Rio 2016: Criminals Go For Gold With Olympic Ticket Scams

Kaspersky Lab report warns against Olympic tickets that seem too good to be true

Cyber criminals are capitalising on growing Olympic fever ahead of Rio 2016 by targeting sports fans with fake ticket scams, according to a report from Kaspersky Labs.

Many of the scams concern fake tickets and merchandise, but malware-laden spam emails and phishing attacks that could steal payment details were also highlighted by the company as risks.

Fool’s gold

ukraineKaspersky Lab said that it first began spotting Olympics-related scam emails back in 2015, but the numbers have increased in recent months now the games are just 100 days away.

It reports that the most frequent topic of these emails is fake lottery wins for the ticket lottery organised by the International Olympic Committee (IOC) and the Brazilian Government, as the scammers look to convince victims that their email address has been chosen randomly from a large list.

However, in order to receive their prize, the victim must reply to the email and provide personal information, which leads to their details then being taken and sold on.

Kaspersky Lab has also warned that the websites are often extremely well made, using cheap SSL certificates to provide “https” web addresses, making it harder for users to distinguish fake pages from the official Olympic ticketing services.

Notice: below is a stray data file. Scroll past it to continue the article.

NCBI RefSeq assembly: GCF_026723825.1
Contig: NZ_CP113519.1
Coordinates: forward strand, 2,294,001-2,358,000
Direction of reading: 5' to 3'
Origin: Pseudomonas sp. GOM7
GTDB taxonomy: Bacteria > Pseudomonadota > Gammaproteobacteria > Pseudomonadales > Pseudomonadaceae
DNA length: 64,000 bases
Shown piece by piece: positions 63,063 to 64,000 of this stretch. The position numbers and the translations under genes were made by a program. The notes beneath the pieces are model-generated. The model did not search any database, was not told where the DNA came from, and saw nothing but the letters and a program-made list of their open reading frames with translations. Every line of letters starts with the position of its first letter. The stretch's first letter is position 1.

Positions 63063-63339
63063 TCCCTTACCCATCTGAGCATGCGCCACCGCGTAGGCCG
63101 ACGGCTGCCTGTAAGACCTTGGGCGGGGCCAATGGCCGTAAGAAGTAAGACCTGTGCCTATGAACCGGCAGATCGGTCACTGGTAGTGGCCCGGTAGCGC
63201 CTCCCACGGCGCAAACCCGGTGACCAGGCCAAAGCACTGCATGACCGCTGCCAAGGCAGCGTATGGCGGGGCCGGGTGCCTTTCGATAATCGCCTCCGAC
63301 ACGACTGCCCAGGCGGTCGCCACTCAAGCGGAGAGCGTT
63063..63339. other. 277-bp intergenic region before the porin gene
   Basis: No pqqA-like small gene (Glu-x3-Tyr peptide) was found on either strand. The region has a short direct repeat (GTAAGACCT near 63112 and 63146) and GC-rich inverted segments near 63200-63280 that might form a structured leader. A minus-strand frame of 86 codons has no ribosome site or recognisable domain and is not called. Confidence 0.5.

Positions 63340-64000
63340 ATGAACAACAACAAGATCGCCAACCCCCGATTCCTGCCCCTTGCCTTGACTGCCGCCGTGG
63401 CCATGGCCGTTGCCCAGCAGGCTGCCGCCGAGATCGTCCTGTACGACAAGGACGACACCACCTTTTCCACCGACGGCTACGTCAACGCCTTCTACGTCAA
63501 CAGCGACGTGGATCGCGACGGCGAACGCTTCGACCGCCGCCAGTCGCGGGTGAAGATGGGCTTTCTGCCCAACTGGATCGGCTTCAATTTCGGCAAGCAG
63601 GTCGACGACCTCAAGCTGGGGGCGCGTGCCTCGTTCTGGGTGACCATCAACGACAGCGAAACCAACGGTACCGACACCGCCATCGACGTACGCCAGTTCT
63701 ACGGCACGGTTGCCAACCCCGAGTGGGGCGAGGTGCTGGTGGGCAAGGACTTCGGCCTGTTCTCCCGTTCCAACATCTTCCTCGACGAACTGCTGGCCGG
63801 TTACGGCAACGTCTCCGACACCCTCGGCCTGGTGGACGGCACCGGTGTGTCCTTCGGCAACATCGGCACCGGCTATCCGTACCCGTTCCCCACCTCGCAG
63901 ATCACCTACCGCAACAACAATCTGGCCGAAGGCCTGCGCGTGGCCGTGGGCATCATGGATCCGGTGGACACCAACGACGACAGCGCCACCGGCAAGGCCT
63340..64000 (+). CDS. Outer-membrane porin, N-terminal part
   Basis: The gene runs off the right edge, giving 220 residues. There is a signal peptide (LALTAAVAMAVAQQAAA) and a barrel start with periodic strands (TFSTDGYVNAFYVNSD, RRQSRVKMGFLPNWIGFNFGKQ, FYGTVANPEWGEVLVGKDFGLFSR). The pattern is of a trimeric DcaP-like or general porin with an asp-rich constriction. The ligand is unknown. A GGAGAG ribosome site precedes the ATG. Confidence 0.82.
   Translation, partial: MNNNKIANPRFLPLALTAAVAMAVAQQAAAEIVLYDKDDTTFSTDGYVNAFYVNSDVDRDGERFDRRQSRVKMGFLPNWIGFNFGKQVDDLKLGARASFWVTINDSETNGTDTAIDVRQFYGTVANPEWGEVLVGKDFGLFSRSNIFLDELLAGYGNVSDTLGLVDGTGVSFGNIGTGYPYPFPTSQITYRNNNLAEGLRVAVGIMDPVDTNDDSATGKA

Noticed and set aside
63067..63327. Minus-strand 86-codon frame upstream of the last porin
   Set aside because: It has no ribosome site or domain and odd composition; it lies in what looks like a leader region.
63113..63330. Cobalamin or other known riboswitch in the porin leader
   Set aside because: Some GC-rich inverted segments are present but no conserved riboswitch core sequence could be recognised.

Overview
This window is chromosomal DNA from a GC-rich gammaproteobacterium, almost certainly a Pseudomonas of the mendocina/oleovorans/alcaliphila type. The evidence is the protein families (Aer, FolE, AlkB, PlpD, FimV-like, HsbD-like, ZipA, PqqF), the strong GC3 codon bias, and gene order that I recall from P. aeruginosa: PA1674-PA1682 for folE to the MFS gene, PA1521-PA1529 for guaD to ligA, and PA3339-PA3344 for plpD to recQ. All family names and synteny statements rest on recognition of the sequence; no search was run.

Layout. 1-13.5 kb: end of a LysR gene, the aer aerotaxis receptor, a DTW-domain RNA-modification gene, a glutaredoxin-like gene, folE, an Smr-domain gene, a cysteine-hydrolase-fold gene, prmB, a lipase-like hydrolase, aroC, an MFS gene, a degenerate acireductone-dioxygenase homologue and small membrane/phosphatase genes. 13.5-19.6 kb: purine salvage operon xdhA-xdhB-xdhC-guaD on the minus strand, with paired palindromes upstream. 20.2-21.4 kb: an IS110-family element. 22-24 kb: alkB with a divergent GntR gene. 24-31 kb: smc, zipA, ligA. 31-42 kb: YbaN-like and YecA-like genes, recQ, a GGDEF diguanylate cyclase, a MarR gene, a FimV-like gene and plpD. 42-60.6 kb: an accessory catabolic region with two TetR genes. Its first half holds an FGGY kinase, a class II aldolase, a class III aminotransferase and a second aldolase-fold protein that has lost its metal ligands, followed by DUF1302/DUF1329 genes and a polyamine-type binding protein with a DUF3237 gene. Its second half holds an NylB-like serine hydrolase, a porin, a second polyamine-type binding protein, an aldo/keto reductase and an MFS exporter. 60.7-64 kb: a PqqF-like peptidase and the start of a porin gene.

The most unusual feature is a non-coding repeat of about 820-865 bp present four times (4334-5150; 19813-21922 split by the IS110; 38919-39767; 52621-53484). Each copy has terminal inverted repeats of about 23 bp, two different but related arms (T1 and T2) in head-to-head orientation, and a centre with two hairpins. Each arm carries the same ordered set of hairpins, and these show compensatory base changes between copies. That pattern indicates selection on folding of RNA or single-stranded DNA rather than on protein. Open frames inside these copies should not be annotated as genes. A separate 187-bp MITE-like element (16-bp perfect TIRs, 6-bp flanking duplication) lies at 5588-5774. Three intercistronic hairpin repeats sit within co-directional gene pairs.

“It’s no surprise that cybercriminals are using the Olympic Games as a ploy to extort money and personal information from unsuspecting recipients,” warned David Mole, head of retail, UK at Kaspersky Lab.

“What’s more, beyond phishing emails, cybercriminals are creating fake sites, disguised as legitimate ones. The creation of these sites is normally carried out by gangs, which split individual tasks among each other. For example, one group may be responsible for setting up the fake website’s domain, and the other may be responsible for creating the actual website.”

The firm is urging users to only buy tickets from recognised retailers, and to exercise caution when passing over payment or contract details.

Are you an Internet security expert? Take our quiz to find out!